Glare protection fabrics
Division Name: Hunter Douglas Middle East
- Web: www.hunterdouglasarchitectural.eu/en-AE/
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GLARE CONTROL FABRICS
The prevention of glare is one of the most important functions of an internal shading solution. Clearly, glare can have a major impact on our ability to work with a computer screen in the office or read digital boards in a class room. When occupants experience glare, their ability to do their job plummets dramatically.Glare control is best achieved by roller blind fabrics having an openness of less than 5% and consist of opaque yarns or are metallised on one side. Read below why.
Glare – A manageable annoyance
What is glare?
Glare can occur when the amount of light on the eye is too high or when there are contrasts in the field of view that are too extreme. Often, both situations occur simultaneously. In an office, this can easily happen when there’s direct sun on the façade. Research showed that the total amount of light at the eye (illuminance or lux-value) is the strongest predictor of glare. If this value exceeds 3000 lux, most office workers will experience severe glare.
How to control glare
Clearly, glare can be controlled by reducing the amount of light entering through the windows. The effectiveness of doing this depends on how much of this reduced light flow is directly transmitted and how much is diffusely transmitted. Ultimate glare control is achieved by black out fabrics. In most cases, this is not the level of control needed.
The European norm EN 14501 gives a practical framework for quantifying glare control. In EN 14501, the ability to control glare is classified on a scale of 0 to 4, where 0 indicates very little effect and 4 indicates a very good effect.
In general, we recommend fabrics having glare control class 2 or 3. These are fabrics that have an openness of less than 5% and do not allow more than 4% of the light to pass through the yarns. These fabrics will provide adequate glare control for occupants viewing parallel to the window.
Best fabrics to control glare
|BO XL - All colours|
|Imagine BO - All colours|
|Screen Nature - Grey | Charcoal|
|Screen Nature Ultimetal - All colours|
|Panama Chrome - All colours|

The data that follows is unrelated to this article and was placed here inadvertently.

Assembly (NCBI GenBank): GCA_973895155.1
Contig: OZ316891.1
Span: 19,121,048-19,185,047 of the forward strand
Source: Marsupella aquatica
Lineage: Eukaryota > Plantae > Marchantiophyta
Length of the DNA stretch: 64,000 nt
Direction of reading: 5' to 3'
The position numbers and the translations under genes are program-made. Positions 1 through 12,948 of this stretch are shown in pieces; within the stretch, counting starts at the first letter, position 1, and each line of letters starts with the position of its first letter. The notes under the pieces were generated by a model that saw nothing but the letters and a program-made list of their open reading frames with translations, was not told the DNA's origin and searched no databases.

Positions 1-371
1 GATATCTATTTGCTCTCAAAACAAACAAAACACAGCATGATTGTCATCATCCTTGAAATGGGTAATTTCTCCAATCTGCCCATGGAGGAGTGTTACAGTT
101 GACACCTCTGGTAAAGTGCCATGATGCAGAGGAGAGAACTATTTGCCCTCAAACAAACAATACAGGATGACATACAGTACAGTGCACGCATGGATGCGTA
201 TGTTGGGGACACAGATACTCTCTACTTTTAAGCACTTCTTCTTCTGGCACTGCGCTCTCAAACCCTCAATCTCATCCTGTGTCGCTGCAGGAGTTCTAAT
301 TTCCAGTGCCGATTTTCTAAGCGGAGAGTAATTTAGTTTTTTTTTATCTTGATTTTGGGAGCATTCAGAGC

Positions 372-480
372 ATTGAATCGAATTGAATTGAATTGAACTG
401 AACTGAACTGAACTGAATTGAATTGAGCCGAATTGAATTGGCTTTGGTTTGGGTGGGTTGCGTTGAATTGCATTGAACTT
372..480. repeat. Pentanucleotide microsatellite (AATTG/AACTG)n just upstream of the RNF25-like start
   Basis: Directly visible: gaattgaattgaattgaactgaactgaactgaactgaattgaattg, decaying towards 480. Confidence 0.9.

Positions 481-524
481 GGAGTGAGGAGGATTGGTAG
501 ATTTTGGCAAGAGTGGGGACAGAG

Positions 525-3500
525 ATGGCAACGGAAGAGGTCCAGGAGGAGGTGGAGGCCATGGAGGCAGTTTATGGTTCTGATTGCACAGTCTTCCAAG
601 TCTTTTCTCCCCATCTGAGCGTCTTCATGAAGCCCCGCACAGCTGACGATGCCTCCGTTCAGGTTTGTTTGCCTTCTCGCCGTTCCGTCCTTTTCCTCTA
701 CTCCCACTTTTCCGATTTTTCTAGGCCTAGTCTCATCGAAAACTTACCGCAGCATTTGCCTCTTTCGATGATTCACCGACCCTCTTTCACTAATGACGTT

|Panama Pro 3% OF - Black-Pearl | Black-Grey | Black|
GreenScreen Eco Chrome 3% OF - Pewter | Charcoal
|Star 1% OF and 3% OF - Gold | Dusk|
|Serge 1% OF and 3% OF - Grey-White | Grey-Sand | Grey | Grey-Black | Black|
A closer look at glare
The fish eye photographs below show the effectiveness of a screen fabric in controlling glare.
Without Screen Fabric
With Screen Fabric
The European norm EN 14501 provides a very practical framework that relates direct and diffuse transmittance of screen fabrics to their ability to control glare.
Direct transmittance occurs through the holes in the fabric and determines how much solar radiation goes directly through the screen. The well-known openness factor is a proxy for the direct transmittance.
Diffuse transmittance is transmittance through the yarns of the fabric. The diffuse transmittance determines the brightness of the screen itself when illuminated from the outside. When too high, the screen itself may become a source of brightness and glare - as in the picture below.
Example of a shading fabric with an openness factor of 1% and a diffuse transmittance of 43%.
When directly lit by the sun, the screen becomes a bright source of light of about 7000 cd/m2, more than 20 to 30 times brighter than a computer screen.
The EN 14501 glare control classes are most easily represented in a two dimensional graph of direct and diffuse transmittance. A particular fabric is represented by a point in this plane. The ability to control glare is classified on a scale of 0 to 4, where 0 indicates very little effect and 4 indicates a very good effect.
"Good effect" is achieved by fabrics having direct transmittance less than 5% and diffuse transmittance below 2% (Glare control class 3). Only fabrics with no direct transmittance (no openness and view through) and a diffuse transmittance less than 2% achieve a glare rating of 4 – "very good effect." These are black-out or very dark dim-out fabrics. Except for presentation rooms, this is normally not the sort of light control that is needed in an office.
Fabrics attaining a glare 3 rating will either have dark yarns or be metalized. Only these characteristics can guarantee less than 2% diffuse transmittance.
View direction matters a lot. In offices and class rooms the view direction of occupants is ideally parallel to the window. If an occupant directly faces a window with the sun in the central field of view, glare protection using class 2 or 3 fabrics will generally not be adequate.